Josh Turner might have only been in his mid-20s when he wrote “Long Black Train,” but the South Carolina-born country singer’s breakout single radiated old-time feeling. Released on May 19, 2003, “Long Black Train” was a fervent Jeremiad in the guise of a country hit, its folk-accented instrumentation and unmistakable sermon-like message sounding like they came from another era. On country radio, “Long Black Train” might have been sandwiched between the pop culture nostalgia of Mark Wills’ “19 Somethin’” and the boozy escapism of Toby Keith’s “I Love This Bar,” but it felt almost primal by comparison, more like something from the O Brother Where Are Thou? soundtrack than the polished product of Music Row.
But more than anything, it was Turner’s very voice that sounded so remarkably unlike anything else on CMT. It’s a voice so deep that, at times, it almost sounds overly affected. But the place it comes from is genuine, rising up from somewhere even deeper than the fiery Hell he warns of. Unsurprisingly, he’s stated in interviews that the song’s genesis was in an overwhelming vision that came to him one night, of a locomotive headed nowhere fast.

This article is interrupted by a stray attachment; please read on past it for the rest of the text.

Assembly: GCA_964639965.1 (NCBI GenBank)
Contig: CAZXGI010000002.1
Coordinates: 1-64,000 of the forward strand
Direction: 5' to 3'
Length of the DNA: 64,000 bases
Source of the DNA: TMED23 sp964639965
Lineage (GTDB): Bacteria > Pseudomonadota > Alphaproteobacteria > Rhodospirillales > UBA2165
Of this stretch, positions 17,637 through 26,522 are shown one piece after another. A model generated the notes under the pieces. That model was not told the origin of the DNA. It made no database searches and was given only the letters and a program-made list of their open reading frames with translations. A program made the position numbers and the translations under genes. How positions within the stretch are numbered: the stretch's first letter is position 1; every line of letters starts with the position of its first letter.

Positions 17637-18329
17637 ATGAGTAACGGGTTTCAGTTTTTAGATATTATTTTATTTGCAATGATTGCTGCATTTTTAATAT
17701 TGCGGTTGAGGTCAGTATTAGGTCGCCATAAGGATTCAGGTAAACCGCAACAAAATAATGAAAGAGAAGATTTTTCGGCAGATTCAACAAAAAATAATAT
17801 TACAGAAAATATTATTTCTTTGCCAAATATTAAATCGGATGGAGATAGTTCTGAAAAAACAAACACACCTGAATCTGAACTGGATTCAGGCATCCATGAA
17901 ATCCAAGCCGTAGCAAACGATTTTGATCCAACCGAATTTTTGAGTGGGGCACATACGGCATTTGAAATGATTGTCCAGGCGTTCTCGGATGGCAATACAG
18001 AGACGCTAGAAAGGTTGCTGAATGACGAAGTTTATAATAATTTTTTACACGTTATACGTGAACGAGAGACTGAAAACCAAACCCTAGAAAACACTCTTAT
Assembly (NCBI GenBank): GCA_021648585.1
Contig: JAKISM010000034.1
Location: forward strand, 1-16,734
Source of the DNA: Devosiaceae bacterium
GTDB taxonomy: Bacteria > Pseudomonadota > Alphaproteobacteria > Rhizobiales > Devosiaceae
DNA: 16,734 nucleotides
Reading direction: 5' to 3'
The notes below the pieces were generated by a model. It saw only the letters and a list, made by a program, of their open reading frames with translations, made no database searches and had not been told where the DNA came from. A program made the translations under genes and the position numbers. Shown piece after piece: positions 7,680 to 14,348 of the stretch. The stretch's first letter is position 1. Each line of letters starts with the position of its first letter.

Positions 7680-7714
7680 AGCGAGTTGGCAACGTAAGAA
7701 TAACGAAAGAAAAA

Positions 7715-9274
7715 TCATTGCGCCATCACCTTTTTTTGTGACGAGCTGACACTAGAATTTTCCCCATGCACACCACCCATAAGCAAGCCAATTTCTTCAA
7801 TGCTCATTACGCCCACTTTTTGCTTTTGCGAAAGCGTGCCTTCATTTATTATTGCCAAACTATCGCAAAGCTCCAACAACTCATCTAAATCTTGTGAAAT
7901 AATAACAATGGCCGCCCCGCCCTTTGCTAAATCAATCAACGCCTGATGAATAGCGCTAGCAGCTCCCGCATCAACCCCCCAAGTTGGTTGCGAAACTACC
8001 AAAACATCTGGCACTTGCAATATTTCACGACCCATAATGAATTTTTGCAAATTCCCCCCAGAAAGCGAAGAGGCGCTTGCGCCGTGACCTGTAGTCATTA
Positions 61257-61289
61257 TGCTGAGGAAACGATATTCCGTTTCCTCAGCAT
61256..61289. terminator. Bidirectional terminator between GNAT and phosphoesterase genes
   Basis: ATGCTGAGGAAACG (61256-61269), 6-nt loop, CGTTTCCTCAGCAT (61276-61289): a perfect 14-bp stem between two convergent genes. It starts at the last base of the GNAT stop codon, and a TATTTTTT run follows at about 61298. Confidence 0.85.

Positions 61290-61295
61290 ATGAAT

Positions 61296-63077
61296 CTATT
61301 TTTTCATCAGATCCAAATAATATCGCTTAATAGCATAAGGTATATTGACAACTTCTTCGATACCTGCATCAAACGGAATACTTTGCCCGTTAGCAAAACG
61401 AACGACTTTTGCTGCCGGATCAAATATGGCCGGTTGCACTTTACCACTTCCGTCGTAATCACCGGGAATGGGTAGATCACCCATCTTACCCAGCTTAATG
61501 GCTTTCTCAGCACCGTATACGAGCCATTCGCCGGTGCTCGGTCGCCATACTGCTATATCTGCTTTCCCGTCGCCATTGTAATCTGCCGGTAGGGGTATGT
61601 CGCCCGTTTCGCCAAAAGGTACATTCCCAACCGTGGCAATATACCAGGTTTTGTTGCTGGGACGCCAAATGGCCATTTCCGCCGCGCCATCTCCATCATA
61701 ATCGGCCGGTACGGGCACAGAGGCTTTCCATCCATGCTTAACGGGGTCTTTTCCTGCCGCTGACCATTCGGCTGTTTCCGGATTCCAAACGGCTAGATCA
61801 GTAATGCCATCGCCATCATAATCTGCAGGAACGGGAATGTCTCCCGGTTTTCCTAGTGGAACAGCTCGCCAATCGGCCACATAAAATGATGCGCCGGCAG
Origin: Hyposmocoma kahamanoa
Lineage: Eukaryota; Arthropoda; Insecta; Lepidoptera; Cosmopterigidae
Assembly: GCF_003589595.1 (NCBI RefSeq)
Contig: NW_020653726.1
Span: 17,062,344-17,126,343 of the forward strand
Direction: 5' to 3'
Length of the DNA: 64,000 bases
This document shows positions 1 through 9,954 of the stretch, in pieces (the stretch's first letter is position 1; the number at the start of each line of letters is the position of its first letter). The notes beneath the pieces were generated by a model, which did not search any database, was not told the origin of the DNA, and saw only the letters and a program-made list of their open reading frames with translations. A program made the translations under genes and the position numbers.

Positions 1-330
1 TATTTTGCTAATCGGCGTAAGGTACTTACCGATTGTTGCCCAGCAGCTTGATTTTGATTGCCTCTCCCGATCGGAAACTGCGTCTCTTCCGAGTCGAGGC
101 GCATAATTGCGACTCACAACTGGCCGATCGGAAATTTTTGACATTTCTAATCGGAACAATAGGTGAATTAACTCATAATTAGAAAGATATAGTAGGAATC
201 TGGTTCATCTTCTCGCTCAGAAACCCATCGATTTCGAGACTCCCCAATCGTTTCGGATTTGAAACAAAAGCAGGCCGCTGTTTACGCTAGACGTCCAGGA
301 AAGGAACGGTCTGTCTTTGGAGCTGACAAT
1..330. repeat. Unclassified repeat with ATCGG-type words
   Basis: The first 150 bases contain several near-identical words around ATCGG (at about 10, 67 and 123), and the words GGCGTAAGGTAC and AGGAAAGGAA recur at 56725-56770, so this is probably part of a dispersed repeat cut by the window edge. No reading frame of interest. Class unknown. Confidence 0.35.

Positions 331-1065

The pronounced bluegrass sound of “Long Black Train” endowed the song with as much appeal to Americana audiences as a mainstream country crowd. Turner didn’t just gesture toward bluegrass, he made it an integral component of his sound, with a session band of Americana veterans. “Long Black Train” featured the banjo picking of Bryan Sutton, the former lead guitarist for Ricky Skaggs’ Kentucky Thunder and a touring musician for everyone from The Chicks to Bela Fleck, with Aubrey Haynie of Sugar Hill Records on fiddle.
After “Long Black Train,” Turner would continue to place himself in the lineage of sacred mountain music, working with the legendary Ralph Stanley on 2006’s “Me and God.” Though he kept one foot firmly in mainstream country, it was only inevitable that Turner would someday embrace his predestined calling as a gospel singer, and he’d turn more explicitly to faith-based music with 2018’s I Serve A Savior. But “Long Black Train” remains at the heart of his work, becoming almost like a standard in a hymnal that lives beyond its author, more than just a mere song.